• A K Raychaudhuri

      Articles written in Bulletin of Materials Science

    • Growth of two-dimensional arrays of uncapped gold nanoparticles on silicon substrates

      Anindya Das Soma Das A K Raychaudhuri

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      A method of preparing large area patterned 2D arrays of uncapped gold (Au) nanoparticles has been developed. The pattern has been formed using self-assembly of uncapped Au nanoparticles. The Au nanoparticles were synthesized via toluene/water two phase systems using a reducing agent and colloidal solution of Au nanoparticles was produced. These nanoparticles have been prepared without using any kind of capping agent. Analysis by TEM showed discrete Au nanoparticles of 4 nm average diameter. AFM analysis also showed similar result. The TEM studies showed that these nanoparticles formed self-assembled coherent patterns with dimensions exceeding 500 nm. Spin coating on silicon substrate by suitably adjusting the speed can self-assemble these nanoparticles to lengths exceeding 1 𝜇m.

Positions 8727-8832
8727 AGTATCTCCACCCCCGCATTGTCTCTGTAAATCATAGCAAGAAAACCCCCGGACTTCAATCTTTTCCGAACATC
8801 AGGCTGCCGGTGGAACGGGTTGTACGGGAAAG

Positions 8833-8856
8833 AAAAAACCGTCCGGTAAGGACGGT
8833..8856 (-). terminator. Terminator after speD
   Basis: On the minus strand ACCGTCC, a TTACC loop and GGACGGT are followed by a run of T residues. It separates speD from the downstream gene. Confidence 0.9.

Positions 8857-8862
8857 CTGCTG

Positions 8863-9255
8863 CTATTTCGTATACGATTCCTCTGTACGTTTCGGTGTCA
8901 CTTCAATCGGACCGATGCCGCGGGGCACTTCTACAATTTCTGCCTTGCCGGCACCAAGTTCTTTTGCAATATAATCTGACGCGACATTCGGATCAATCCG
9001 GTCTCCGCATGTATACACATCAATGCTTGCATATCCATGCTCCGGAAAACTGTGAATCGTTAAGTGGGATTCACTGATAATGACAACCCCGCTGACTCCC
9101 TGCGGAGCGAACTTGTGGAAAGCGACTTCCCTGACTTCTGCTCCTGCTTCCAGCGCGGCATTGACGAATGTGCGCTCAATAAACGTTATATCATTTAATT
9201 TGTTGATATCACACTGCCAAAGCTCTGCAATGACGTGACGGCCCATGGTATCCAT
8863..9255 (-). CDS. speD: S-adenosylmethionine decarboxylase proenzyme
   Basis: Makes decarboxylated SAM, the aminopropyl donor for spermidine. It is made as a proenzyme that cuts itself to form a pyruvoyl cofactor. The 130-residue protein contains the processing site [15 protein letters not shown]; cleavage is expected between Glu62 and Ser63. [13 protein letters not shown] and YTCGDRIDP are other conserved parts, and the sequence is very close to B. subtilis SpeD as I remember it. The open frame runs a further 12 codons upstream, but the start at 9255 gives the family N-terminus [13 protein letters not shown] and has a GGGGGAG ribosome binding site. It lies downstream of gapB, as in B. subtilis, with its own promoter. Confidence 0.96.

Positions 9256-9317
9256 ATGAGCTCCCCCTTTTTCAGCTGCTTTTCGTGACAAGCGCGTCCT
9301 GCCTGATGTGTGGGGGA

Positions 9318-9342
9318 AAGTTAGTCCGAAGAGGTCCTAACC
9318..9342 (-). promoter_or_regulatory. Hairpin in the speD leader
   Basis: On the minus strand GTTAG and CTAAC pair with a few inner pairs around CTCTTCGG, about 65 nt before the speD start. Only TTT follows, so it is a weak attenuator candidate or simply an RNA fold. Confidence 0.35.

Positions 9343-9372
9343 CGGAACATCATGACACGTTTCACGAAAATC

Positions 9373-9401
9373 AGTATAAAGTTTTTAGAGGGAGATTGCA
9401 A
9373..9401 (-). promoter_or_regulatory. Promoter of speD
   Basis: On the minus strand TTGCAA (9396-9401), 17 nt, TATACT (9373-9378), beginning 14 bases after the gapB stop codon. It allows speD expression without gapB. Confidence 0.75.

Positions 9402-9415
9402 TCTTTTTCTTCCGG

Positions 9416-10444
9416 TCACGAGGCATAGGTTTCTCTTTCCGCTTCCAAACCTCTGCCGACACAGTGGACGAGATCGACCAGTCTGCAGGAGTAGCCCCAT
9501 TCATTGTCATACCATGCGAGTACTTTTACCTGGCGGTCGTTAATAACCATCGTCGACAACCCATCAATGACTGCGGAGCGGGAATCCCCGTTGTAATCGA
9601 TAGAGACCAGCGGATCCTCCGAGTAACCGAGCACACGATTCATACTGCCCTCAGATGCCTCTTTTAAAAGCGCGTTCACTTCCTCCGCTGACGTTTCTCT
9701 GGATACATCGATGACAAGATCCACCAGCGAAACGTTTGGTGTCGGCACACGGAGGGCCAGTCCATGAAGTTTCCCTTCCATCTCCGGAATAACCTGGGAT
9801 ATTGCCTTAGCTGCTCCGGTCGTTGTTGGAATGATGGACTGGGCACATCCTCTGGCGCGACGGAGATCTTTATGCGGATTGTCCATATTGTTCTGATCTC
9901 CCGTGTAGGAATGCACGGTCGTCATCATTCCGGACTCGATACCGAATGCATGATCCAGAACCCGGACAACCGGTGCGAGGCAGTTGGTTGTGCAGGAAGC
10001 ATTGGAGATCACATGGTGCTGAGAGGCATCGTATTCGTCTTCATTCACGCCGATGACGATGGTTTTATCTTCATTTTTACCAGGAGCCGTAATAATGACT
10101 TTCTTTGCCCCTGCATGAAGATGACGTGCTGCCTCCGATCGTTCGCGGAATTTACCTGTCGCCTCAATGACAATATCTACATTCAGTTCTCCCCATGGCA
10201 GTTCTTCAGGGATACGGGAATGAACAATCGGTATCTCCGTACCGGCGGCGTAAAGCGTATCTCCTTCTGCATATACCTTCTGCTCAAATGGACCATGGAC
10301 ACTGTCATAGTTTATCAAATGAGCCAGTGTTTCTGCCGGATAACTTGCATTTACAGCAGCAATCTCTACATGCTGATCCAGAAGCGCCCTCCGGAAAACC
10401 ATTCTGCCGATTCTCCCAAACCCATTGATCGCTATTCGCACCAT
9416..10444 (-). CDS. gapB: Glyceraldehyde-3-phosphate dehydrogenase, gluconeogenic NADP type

• Growth of compact arrays of optical quality single crystalline ZnO nanorods by low temperature method

      Manoranjan Ghosh Ritwik Bhattacharyya A K Raychaudhuri

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      We report the synthesis and optical properties of compact and aligned ZnO nanorod arrays (dia, ∼ 50–200 nm) grown on a glass substrate with varying seed particle density. The suspension of ZnO nanoparticles (size, ∼ 15 nm) of various concentrations are used as seed layer for the growth of nanorod arrays via selfassembly of ZnO from solution. We studied the effect of various growth parameters (such as seeding density, microstructure of the seed layer) as well as the growth time on the growth and alignment of the nanorods. We find that the growth, areal density and alignment of the nanorods depend on the density of seed particles which can be controlled. It is observed that there is a critical density of the seed particles at which nanorod arrays show maximum preferred orientation along [002] direction. The minimum and maximum radius of the aligned nanorods synthesized by this method lie in the range 50–220 nm which depend on the seeding density and time of growth. These nanorods have a bandgap of 3.3 eV as in the case of bulk crystals and show emission in the UV region of the spectrum (∼ 400 nm) due to excitonic recombination and defect related emission in the visible region.

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      Posted on October 12, 2020

      Prof. Subi Jacob George — Jawaharlal Nehru Centre for Advanced Scientific Research, Jakkur, Bengaluru
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      Prof. Surajit Dhara — School of Physics, University of Hyderabad, Hyderabad
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      Posted on July 25, 2019

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